Being a Trusted Advisor

You should strive to become your client’s “Trusted Advisor.” A Trusted Advisor acts as the confidant and the “go to market expert” for the hiring authority. A Trusted Advisor has moved the relationship from a transactional vendor to one that is consultative in nature. In order to become your hiring authority’s Trusted Advisor you need to be an expert in your niche, including knowing market trends and having a strong understanding of where the opportunities within your niche are originating. For instance, it is important to know if your client has structured a particular process or department differently than their competitors and why they chose to do so. That fact alone may make it easier or harder to recruit for that specific group. More important than having the market and industry knowledge is having a genuine interest in the success of your client and, more specifically, your hiring manager. If the hiring authority knows you are invested in their success, you have begun to move in the right direction.

A Properly Balanced Desk

I’m not talking about making sure your office desk doesn’t have a wobbly leg. I’m talking about balancing business development and recruiting activities. Keep in mind: a balanced desk does not necessarily mean that both sides are equal. Some people focus on business development while some focus on recruiting for positions others bring into the firm. Let me say that in order to be a “Big Biller” you need to be able to work a complete desk. If you only recruit on another recruiter’s searches and only get paid when you fill the job, it will be very difficult to achieve “Big Biller” type numbers. The odds are in your favor that if you bring in quality searches you get paid EVERY TIME one of your searches is filled regardless of who fills it.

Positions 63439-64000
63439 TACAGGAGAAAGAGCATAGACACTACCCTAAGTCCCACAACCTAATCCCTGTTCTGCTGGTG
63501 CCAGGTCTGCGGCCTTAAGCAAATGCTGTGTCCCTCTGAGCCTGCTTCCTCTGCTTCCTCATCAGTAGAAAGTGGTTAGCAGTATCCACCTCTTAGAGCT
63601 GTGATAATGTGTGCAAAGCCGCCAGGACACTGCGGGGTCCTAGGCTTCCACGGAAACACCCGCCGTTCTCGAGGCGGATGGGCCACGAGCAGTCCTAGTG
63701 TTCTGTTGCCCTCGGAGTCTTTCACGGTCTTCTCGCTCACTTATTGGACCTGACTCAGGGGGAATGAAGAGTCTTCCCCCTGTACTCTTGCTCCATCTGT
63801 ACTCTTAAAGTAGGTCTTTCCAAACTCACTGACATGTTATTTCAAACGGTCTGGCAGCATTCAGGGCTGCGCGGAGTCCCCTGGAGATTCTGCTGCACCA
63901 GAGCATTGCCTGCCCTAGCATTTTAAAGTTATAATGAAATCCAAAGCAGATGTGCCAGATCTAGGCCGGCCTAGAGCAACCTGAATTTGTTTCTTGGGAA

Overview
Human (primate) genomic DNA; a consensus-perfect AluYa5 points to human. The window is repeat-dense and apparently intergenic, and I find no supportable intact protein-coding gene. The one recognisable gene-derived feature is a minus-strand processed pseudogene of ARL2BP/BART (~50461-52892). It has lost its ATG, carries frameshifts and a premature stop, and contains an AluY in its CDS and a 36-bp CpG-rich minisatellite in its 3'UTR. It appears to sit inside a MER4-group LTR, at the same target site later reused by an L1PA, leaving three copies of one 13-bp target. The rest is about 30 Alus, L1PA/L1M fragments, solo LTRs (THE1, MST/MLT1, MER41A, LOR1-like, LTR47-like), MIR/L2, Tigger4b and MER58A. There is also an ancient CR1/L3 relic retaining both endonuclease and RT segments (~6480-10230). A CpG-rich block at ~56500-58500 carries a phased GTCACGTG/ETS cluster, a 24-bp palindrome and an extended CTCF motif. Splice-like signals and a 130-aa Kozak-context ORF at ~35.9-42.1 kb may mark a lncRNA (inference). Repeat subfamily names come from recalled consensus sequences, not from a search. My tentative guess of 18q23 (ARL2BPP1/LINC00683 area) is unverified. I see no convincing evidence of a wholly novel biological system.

On the recruiting side, most recruiters skip doing research and go straight to their database, Google, or LinkedIn. Those are all good tools but if you build a comprehensive target list and systematically approach the search, you will stay focused as opposed to just jumping from sourcing idea to sourcing idea. Too many recruiters do what I call “working shallow.” They do not fully understand the position so they work with keywords hoping that is enough. Since they do not fully cover a position, they submit one or two candidates for a given position and move to the next search. The problem with this approach is that while they work diligently they fail to completely cover the search and end up coming in second. Remember, you are not paid for effort – you are paid for placements.